That’s why this year, we’ve got a head start on their sneaky tactics. Already, 220,000 of us have signed the petition. Thousands of us are also emailing, tweeting, and meeting with our MPs.


[1] A group of scientists form the UK Expert Committee on Pesticides. It’s their job to assess any applications to lift the ban on bee-killing pesticides and make a recommendation to the government. Their next meeting is tomorrow on the 4th May.
Gov.uk: UK Expert Committee on Pesticides (ECP): May 2016 Meeting Agenda:

[2] The pesticides, called neonicotinoids, are banned across Europe because they’re responsible for killing our bees. Here’s just a selection of articles that show recent evidence of how these pesticides harm our bees:

Bumblebees left 'confused' by pesticides on their favourite wild flowers - Mirror Online
Pesticides linked to bee decline for first time in a countrywide field study | Environment | The Guardian
Stinging verdict on bee-killers - Telegraph

[3] 38 Degrees: Government approves bee-killing pesticides: press release:
Government approves bee-killing pesticides: press release - 38 Degrees

Keep bee-killing pesticides off our fields this year

Industry Lobbyists Accused of Scaremongering Over Ban on Bee-Harming Pesticides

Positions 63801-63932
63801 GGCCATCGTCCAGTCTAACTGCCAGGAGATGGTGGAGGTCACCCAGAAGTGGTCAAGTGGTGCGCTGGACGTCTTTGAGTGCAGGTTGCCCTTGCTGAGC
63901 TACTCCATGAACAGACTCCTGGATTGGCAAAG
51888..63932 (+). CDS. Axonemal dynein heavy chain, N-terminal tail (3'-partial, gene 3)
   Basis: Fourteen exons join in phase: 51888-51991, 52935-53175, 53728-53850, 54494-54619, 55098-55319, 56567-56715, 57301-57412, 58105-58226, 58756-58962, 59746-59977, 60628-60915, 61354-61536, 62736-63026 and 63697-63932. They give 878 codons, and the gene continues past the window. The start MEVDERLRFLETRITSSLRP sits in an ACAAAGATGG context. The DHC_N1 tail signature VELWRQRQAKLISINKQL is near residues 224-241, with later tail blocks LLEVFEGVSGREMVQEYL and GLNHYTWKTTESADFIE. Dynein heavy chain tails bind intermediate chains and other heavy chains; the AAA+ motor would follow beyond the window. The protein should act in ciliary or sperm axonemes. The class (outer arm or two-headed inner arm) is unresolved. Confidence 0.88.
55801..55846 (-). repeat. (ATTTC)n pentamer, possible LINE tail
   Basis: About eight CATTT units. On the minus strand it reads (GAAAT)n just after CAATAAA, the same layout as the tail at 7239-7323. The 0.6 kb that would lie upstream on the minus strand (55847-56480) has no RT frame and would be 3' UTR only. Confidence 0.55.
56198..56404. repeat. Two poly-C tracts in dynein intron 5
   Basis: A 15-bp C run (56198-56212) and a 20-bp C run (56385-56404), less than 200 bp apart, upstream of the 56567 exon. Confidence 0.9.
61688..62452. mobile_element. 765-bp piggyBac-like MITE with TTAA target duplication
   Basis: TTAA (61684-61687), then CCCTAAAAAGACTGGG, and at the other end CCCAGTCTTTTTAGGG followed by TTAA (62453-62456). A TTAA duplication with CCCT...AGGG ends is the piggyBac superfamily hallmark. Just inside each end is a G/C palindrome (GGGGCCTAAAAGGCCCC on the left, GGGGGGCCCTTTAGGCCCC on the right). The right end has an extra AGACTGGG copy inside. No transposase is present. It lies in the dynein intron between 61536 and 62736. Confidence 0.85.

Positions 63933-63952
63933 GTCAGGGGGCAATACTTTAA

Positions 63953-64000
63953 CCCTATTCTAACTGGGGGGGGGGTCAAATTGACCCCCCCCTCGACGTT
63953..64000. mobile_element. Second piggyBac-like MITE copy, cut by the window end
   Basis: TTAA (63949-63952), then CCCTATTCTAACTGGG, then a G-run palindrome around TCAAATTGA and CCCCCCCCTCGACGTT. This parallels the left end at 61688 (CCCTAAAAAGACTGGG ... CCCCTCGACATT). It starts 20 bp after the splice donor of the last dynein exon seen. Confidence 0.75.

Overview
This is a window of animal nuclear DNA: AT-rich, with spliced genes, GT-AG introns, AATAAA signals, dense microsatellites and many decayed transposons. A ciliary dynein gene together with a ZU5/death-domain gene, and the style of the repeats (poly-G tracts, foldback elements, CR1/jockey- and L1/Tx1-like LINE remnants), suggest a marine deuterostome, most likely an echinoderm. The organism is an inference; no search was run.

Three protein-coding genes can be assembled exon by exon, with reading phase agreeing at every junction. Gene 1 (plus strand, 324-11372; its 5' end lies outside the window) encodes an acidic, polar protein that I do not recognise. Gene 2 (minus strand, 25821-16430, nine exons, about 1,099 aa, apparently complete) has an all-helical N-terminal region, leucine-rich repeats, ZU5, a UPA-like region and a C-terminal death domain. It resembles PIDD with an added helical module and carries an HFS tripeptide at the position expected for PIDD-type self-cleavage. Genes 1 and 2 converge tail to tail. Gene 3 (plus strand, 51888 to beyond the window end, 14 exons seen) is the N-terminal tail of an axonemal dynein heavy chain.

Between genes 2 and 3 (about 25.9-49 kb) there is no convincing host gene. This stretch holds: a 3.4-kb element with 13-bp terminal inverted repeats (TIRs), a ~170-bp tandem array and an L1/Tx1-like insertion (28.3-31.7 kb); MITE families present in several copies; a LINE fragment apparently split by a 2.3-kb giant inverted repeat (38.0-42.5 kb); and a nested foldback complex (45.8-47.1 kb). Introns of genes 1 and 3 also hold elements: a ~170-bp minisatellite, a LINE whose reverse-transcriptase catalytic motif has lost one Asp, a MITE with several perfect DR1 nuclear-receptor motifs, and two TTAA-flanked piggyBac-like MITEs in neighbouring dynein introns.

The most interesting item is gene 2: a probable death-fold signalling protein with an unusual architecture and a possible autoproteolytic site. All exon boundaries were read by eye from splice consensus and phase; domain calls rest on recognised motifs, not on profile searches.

Big Ag warned that the U.K. ban would doom crops, but yields have actually flourished.

By Lawrence Carter / Greenpeace Energydesk
May 2, 2016

Close up of bee in a beehive on honeycomb
Photo Credit: Shaiith/Shutterstock

Industry predictions of doomed crops resulting from a ban on a controversial pesticide in the United Kingdom have been dismissed as scaremongering, after official data revealed that yields have actually flourished since the ban.

Pesticide producers and the National Farmers Union (NFU) had warned that a ban on neonicotinoids, a substance linked with declining bee populations, would have a devastating impact on crop yields.

But government figures show that yields of oilseed rape have actually increased significantly since the ban came into force, leading campaigners to label the industry’s predictions as a “particularly bad example of scaremongering”.

Defra’s latest statistics show that last year, yields of oilseed rape increased by 7%, despite restrictions on treating the crop with neonicotinoids.

Elsewhere the Agriculture and Horticulture Development Board noted that 2015 oilseed rape yields were higher than the average for the last decade.